Sam Harris - Misconceptions About Atheism





The interactive transcript could not be loaded.


Rating is available when the video has been rented.
This feature is not available right now. Please try again later.
Published on Sep 24, 2007

Complete video at: http://fora.tv/2007/07/04/Clash_Betwe...

Author Sam Harris addresses what he feels are several commonly-held misconceptions about atheism.


"Believing the Unbelievable: The Clash Between Faith and Reason in the Modern World" with Sam Harris speaking at the 2007 Aspen Ideas Festival.

Some of the most inspired and provocative thinkers, writers, artists, business people, teachers and other leaders drawn from myriad fields and from across the country and around the world all gathered in a single place - to teach, speak, lead, question, and answer at the 2006 Aspen Ideas Festival. Throughout the week, they all interacted with an audience of thoughtful people who stepped back from their day-to-day routines to delve deeply into a world of ideas, thought, and discussion.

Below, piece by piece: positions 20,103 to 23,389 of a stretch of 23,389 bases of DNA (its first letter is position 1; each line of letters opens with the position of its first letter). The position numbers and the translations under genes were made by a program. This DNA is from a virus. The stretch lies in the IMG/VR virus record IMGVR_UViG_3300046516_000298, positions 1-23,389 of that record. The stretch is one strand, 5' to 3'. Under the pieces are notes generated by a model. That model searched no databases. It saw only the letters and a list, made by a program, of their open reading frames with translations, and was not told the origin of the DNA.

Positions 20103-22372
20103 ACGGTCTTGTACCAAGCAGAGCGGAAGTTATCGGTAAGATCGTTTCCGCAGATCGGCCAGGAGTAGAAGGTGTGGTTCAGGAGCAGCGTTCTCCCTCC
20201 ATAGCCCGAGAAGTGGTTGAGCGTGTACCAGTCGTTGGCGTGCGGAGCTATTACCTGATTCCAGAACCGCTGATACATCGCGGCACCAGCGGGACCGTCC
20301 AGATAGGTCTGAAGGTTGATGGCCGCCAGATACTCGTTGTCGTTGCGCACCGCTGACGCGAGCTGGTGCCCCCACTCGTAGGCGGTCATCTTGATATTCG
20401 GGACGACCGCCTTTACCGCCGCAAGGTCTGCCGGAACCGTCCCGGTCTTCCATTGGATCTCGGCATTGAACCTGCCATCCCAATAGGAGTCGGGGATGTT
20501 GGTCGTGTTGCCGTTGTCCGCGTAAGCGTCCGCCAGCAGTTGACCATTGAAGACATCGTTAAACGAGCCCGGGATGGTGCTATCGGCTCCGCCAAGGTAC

Sam Harris is the author of the New York Times bestsellers, The End of Faith and Letter to a Christian Nation. The End of Faith won the 2005 PEN Award for Nonfiction.

Mr. Harris' writing has been published in over ten languages. He and his work have been discussed in Newsweek, TIME, U.S. News and World Report, The New York Times, The Washington Post, The Wall Street Journal, The Los Angeles Times, The San Francisco Chronicle, The Chicago Tribune, The Economist, The Guardian, The Independent, The International Herald Tribune, Der Spiegel, The Globe and Mail, New Scientist, Wired, SEED Magazine, and many other journals.

Mr. Harris makes regular appearances on television and radio to talk about the danger that religion now poses to modern societies. His essays have appeared in Newsweek, The Los Angeles Times, The Times of London, The Boston Globe, and elsewhere. He blogs for the Washington Post / Newsweek website: On Faith, the Huffington Post, TruthDig, and Edge.org. Mr. Harris is a graduate in philosophy from Stanford University and has studied both Eastern and Western religious traditions, along with a variety of contemplative disciplines, for twenty years. He is completing a doctorate in neuroscience.


When autoplay is enabled, a suggested video will automatically play next.

Up next

to add this to Watch Later

Add to

Loading playlists...